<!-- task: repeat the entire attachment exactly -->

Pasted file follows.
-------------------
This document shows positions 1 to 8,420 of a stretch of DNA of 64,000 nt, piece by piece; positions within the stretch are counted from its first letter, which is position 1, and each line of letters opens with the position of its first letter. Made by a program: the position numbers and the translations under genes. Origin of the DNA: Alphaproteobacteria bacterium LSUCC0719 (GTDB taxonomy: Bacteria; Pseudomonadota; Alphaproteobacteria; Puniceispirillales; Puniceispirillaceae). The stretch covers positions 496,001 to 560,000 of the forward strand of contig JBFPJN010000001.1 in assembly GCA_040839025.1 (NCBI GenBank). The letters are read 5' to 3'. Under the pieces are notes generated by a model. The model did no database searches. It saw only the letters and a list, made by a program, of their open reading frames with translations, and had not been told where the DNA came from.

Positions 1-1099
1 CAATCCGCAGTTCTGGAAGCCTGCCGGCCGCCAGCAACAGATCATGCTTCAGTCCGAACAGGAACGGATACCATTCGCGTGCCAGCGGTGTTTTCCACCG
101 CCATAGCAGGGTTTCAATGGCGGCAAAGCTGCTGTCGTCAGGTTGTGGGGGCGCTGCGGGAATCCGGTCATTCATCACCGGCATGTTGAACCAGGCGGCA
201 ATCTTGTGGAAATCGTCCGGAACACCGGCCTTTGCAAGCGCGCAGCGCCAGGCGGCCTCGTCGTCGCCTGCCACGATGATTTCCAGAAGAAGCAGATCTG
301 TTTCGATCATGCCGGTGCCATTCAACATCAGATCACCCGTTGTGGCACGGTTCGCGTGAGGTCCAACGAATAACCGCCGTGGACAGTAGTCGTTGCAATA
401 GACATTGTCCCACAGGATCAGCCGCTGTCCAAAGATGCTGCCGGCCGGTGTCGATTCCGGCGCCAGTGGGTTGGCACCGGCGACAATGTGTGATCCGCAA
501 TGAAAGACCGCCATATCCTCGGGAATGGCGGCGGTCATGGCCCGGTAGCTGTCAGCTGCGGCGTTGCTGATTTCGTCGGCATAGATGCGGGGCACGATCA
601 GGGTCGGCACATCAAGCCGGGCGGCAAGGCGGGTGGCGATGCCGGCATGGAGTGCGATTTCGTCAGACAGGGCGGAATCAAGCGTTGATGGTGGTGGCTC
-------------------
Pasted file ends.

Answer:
This document shows positions 1 to 8,420 of a stretch of DNA of 64,000 nt, piece by piece; positions within the stretch are counted from its first letter, which is position 1, and each line of letters opens with the position of its first letter. Made by a program: the position numbers and the translations under genes. Origin of the DNA: Alphaproteobacteria bacterium LSUCC0719 (GTDB taxonomy: Bacteria; Pseudomonadota; Alphaproteobacteria; Puniceispirillales; Puniceispirillaceae). The stretch covers positions 496,001 to 560,000 of the forward strand of contig JBFPJN010000001.1 in assembly GCA_040839025.1 (NCBI GenBank). The letters are read 5' to 3'. Under the pieces are notes generated by a model. The model did no database searches. It saw only the letters and a list, made by a program, of their open reading frames with translations, and had not been told where the DNA came from.

Positions 1-1099
1 CAATCCGCAGTTCTGGAAGCCTGCCGGCCGCCAGCAACAGATCATGCTTCAGTCCGAACAGGAACGGATACCATTCGCGTGCCAGCGGTGTTTTCCACCG
101 CCATAGCAGGGTTTCAATGGCGGCAAAGCTGCTGTCGTCAGGTTGTGGGGGCGCTGCGGGAATCCGGTCATTCATCACCGGCATGTTGAACCAGGCGGCA
201 ATCTTGTGGAAATCGTCCGGAACACCGGCCTTTGCAAGCGCGCAGCGCCAGGCGGCCTCGTCGTCGCCTGCCACGATGATTTCCAGAAGAAGCAGATCTG
301 TTTCGATCATGCCGGTGCCATTCAACATCAGATCACCCGTTGTGGCACGGTTCGCGTGAGGTCCAACGAATAACCGCCGTGGACAGTAGTCGTTGCAATA
401 GACATTGTCCCACAGGATCAGCCGCTGTCCAAAGATGCTGCCGGCCGGTGTCGATTCCGGCGCCAGTGGGTTGGCACCGGCGACAATGTGTGATCCGCAA
501 TGAAAGACCGCCATATCCTCGGGAATGGCGGCGGTCATGGCCCGGTAGCTGTCAGCTGCGGCGTTGCTGATTTCGTCGGCATAGATGCGGGGCACGATCA
601 GGGTCGGCACATCAAGCCGGGCGGCAAGGCGGGTGGCGATGCCGGCATGGAGTGCGATTTCGTCAGACAGGGCGGAATCAAGCGTTGATGGTGGTGGCTC